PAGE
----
Welcome to my blog. The title originates when my primary athletic activity was competitive walking, but now that I am back to running it also includes that.

Not all content is accessible from the main page: for example, the rogaines, racewalking, and ultramarathon pages all include content that is only accessible from those pages.


Ultramarathons are any event longer than the standard marathon distance of 26.2 miles / 42.195km. Standard distances for ultras are 50km, 50 miles, 100km, and 100 miles. There are also 12 hour and 24 hour track runs, and multi-day "stage races".

I have currently (September 2012) completed 30 ultramarathons, plus 1 DNF at about 66km at the Molesworth Run. Reports for most events are provided below.

See also


Rogaining is the sport of long distance cross-country navigation. Events can be as short as 2-3 hours or the standard 24 hours. Teamwork, endurance, competition and an appreciation for the natural environment are features of the sport. Rogaining involves both route planning and navigation between checkpoints using a variety of map types.

GN Phillips and RJ Phillips, Rogaining, 3rd ed, 2000

The two main umbrella organisations for rogaining in New Zealand are: My reports for selected events are provided below.

Hiking and Mountains

The Hiking, Trail Running, and Mountains pages are all inter-related, but with some subtle differences:
  • Hiking is not an organised race, and may include Coastal Adventures, activities in the Mountains, and hiking in other locations;
  • Trail Running covers organised events, some in the mountains, but others on local hills and trails; and
  • The Mountains category covers both events and hiking in various places that can be classed as mountains.

  • Racewalking

    Racewalking only has to meet two technical requirements:
    • no loss of contact, as judged by the human eye; and
    • the leg has to be straight from the moment of first contact until it is upright.
    More detailed rules are here.

    I'm not particularly good at racewalking, often falling foul of the straight leg rule. But I still give it a go and here are the results of my endeavours.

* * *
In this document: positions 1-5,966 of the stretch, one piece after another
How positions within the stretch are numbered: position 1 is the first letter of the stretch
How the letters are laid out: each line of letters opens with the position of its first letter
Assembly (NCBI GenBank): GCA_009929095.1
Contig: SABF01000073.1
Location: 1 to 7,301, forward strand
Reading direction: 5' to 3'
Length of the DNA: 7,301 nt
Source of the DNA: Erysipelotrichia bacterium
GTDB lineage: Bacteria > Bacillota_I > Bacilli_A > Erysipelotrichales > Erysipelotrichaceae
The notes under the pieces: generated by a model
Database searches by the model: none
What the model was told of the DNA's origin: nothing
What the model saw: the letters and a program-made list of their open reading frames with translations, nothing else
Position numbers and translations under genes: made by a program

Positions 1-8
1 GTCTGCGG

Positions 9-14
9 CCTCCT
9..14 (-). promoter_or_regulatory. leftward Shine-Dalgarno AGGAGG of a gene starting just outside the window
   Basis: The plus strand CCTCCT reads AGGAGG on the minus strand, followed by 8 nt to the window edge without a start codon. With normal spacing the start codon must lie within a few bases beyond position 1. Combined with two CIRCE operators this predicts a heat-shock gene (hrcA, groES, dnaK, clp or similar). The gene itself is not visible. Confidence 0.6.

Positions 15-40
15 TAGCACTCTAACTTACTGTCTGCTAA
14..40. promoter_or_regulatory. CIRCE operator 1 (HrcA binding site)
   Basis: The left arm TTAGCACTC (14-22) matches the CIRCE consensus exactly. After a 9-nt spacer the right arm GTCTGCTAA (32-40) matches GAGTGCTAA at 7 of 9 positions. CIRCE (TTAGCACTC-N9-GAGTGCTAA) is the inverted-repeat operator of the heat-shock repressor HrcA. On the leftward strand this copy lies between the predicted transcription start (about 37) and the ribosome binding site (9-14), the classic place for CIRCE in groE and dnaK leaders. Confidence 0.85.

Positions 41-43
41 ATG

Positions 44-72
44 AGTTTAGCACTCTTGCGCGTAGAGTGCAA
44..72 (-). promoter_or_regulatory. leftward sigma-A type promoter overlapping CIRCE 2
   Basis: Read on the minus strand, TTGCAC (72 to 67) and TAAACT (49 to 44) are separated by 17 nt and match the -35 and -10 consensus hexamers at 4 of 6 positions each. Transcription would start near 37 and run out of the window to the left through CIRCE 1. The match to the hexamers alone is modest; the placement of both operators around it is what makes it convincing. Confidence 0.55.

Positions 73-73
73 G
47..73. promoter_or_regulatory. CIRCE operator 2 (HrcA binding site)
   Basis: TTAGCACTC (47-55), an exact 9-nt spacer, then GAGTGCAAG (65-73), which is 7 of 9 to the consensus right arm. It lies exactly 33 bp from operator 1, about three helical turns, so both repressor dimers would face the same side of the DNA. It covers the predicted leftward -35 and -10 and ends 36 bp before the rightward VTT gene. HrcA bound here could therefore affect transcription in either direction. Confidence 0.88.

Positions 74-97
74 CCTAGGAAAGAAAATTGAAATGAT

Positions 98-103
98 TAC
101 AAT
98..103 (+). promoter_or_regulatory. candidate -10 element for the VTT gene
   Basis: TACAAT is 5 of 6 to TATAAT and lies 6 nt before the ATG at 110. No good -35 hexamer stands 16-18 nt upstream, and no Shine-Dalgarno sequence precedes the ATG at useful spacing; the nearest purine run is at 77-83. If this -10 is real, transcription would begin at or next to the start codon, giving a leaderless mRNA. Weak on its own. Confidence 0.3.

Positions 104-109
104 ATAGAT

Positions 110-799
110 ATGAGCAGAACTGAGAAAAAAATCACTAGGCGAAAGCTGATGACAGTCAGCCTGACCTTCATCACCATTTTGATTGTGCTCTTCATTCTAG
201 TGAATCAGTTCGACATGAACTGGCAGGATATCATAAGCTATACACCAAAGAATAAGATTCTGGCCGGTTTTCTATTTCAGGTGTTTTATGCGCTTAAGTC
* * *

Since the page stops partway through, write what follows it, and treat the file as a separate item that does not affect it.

This blog is primarily about my walking activities, but sometimes I do run. Here are reports for events where I have run.

    Shorter Races

    I classify events as ultramarathons, marathons, rogaines, and "shorter events". So a "shorter event" is just something that is shorter than a marathon and is not a rogaine. Consequently there's a mixed bag in here: running, racewalking, half marathons, 10k and 5k races, , etc.

    Saturday, June 30, 2001

    Butterfly Creek Nighttime Madness

    9.75km up and down narrow, slippery, bush tracks at night in the middle of winter, with temperatures of about 2-3 degrees C. Great fun...

    Given the fact that this is a night run through bush, this is a pairs event. I was running with Andrew Kerr (AK), a colleague from work. About 2 minutes before start, and AK finds that his borrowed headlamp isn't working. We tried fixing the electrical contacts with some medical tape I had on hand, but that didn't work. Never mind, AK also had a hand-held torch, so he would just have to use that. AS (that’s me) was trialing a high-tech Petzl 3-LED headlamp.

    A short 1km through the streets and then into the bush to start the 300m of vertical climb up to the ridgeline. AS took the lead, but suffering the effects of a 3km cross-country race earlier that day, slowed to a walk several minutes up the switchbacks. Just near the top a couple of girls passed us, but they stopped at the top to wait for their third team mate. The ridge appeared in about 12 minutes, and from there it was straight into a downhill. AS stayed in front and warned of rocks, roots, and other trail obstacles. AK stayed behind and chatted with the girls.

    After a few minutes the trail flattened out again and we were running through the bush towards the Butterfly Creek turn-off. We wound our way through trees, were careful not to trip on the various bridges, and tripped on the occasional unseen root or rock. The girls slipped further behind. The turnoff arrived after 35 minutes running time. When we reached the clearing at the Creek where there was an object to find on a tree ... none other than Mickey Mouse. We turned around, with AK taking the lead.

    We made it back to the turnoff after 48 minutes. From here there was a steep climb back up to the ridge. 5 minutes and we had made it to the top. The track turned south along the ridge, and after perhaps 800m, started to descend. Somewhere along this stretch AK ran into a fallen tree. Those girls also caught up to us again – clearly much stronger hill climbers than us. The initial descent was steep and slippery, with AK providing great entertainment for all those following behind. The track then changed into a series of very sharp switchbacks. From the bottom it was along the road paralleling the beach, then a short section along the beach. After a short patch of indecision with not really knowing where we were, it was back on to the road for the last few hundred metres.

    Back at the finish area (inside a hall) there were hot drinks, hot chips, a big screen TV showing the British Lions beating the Australians at the rugby test. AK had cut his knee when he ran into the fallen tree, and looked suitably gruesome with lots of blood running down his leg. We finished in 1:24:00. Not the fastest time of the day (not the slowest either), but we had a great time (and we beat those girls)!


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